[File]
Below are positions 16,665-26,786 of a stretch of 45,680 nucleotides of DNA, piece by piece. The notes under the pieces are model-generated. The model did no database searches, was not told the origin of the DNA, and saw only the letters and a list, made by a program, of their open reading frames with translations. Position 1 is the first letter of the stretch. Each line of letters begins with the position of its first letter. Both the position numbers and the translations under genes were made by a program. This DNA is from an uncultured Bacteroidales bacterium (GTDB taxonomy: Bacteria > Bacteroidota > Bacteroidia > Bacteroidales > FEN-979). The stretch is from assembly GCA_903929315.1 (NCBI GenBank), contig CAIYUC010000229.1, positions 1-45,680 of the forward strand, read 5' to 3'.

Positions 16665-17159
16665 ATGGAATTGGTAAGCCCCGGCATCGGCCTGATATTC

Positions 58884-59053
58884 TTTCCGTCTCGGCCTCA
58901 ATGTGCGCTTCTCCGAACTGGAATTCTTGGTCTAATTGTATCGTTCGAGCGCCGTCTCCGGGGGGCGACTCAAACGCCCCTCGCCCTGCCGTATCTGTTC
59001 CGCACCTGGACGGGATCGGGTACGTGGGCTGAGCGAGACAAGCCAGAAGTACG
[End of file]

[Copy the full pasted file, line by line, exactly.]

Below are positions 16,665-26,786 of a stretch of 45,680 nucleotides of DNA, piece by piece. The notes under the pieces are model-generated. The model did no database searches, was not told the origin of the DNA, and saw only the letters and a list, made by a program, of their open reading frames with translations. Position 1 is the first letter of the stretch. Each line of letters begins with the position of its first letter. Both the position numbers and the translations under genes were made by a program. This DNA is from an uncultured Bacteroidales bacterium (GTDB taxonomy: Bacteria > Bacteroidota > Bacteroidia > Bacteroidales > FEN-979). The stretch is from assembly GCA_903929315.1 (NCBI GenBank), contig CAIYUC010000229.1, positions 1-45,680 of the forward strand, read 5' to 3'.

Positions 16665-17159
16665 ATGGAATTGGTAAGCCCCGGCATCGGCCTGATATTC

Positions 58884-59053
58884 TTTCCGTCTCGGCCTCA
58901 ATGTGCGCTTCTCCGAACTGGAATTCTTGGTCTAATTGTATCGTTCGAGCGCCGTCTCCGGGGGGCGACTCAAACGCCCCTCGCCCTGCCGTATCTGTTC
59001 CGCACCTGGACGGGATCGGGTACGTGGGCTGAGCGAGACAAGCCAGAAGTACG